India Flag

Today’s Flag

The flag of India is a horizontal tricolor of deep saffron at the top, white in the middle and dark green at the bottom. The saffron stands for courage and sacrifice; white symbolizes the truth and purity; and green represents fertility and faith. The flag symbolizes freedom.

In the center of the white band, there is a 24-spoke wheel depicted in navy blue and which represents the Dharma Chakra. It is a Buddhist symbol dating back to the 200th century B.C.

The flag was adopted by India’s constituent assembly on July 22, 1947. The use of the flag and its display are regulated by the Flag Code of India. By law, the flag should be made of khadi, a special type of hand-spun cloth of cotton or silk. The flag must never touch the ground or water. In the open, the flag must be flown between sunrise and sunset, regardless of the weather conditions.


In the 19th century, India was under the British rule and a number of various flags were used. The idea of a single Indian flag was first raised by the British after the rebellion of 1857.




The first flag was similar to the flags of other British colonies, including Canada and Australia. The upper left quadrant contained the Union Flag , while in the middle of the right half was the Star of India.

In the early 20th century an Indian flag movement started and various ideas for the new flag were created. But it wasn’t until 1931, that the Swaraj flag became the official flag of Congress. This flag contained the spinning wheel and was hoisted for the first time in 1923. The event resulted in a confrontation between the Congressmen and the police.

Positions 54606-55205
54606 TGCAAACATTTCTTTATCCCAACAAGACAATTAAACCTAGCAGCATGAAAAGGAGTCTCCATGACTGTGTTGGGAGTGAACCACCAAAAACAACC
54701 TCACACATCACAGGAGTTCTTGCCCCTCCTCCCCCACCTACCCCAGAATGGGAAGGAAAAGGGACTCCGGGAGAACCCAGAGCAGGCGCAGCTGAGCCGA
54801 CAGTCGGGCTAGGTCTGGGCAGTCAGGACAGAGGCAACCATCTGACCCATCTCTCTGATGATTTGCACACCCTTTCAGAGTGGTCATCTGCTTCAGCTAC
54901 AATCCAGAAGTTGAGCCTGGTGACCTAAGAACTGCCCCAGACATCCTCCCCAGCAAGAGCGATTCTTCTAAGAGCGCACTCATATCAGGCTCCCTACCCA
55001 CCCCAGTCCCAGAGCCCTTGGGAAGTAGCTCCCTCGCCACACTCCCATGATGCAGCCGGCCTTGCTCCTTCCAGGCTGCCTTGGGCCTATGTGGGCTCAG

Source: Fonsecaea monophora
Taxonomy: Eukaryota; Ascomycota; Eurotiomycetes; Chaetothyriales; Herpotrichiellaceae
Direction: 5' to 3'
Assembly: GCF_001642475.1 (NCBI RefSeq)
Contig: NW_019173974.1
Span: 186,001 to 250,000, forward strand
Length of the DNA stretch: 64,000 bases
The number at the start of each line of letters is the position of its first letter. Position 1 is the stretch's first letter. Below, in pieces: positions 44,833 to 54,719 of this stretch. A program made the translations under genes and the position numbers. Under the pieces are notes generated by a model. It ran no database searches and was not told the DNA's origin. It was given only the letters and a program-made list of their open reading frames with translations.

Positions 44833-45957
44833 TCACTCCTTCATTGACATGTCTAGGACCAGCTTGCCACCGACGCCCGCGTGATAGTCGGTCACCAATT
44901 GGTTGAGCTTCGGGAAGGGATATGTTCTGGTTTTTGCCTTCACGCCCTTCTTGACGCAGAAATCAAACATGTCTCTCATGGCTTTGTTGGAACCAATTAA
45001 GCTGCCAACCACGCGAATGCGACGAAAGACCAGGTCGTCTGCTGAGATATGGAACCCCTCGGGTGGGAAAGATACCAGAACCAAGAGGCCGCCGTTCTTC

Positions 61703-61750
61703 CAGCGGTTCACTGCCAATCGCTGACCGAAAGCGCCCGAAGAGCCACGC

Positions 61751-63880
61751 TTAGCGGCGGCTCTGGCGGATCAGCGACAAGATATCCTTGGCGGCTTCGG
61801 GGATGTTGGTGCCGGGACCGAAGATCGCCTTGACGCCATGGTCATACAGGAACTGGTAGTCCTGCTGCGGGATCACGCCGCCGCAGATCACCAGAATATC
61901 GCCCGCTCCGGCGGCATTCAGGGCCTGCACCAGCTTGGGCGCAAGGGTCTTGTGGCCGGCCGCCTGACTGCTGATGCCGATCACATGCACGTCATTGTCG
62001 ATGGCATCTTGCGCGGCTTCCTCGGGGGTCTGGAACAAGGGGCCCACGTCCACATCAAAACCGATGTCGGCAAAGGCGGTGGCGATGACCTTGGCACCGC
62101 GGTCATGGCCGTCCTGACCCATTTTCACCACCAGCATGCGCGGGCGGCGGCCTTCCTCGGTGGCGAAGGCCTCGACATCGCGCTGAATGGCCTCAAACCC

A few days before India gained its freedom in August 1947, the Constituent Assembly was formed in order to create a new flag for the independent country. The spinning wheel was replaced by the Chakra. The flag was proposed in July 1947 and contained the colors of today’s flag. It served as the flag of the Dominion of India until January 1950 and since then as the flag of the Republic of India.

The symbolism

Sarvepalli Radhakrishnan, who later became India’s first Vice President and second President , explains the symbolism of the Flag, according to the Flag Code of India:

Bhagwa or the saffron colour denotes renunciation or disinterestedness. Our leaders must be indifferent to material gains and dedicate themselves to their work. The white in the centre is light, the path of truth to guide our conduct. The green shows our relation to (the) soil, our relation to the plant life here, on which all other life depends. The “Ashoka Chakra” in the centre of the white is the wheel of the law of dharma. Truth or satya, dharma or virtue ought to be the controlling principle of those who work under this flag. Again, the wheel denotes motion. There is death in stagnation. There is life in movement. India should no more resist change, it must move and go forward. The wheel represents the dynamism of a peaceful change.

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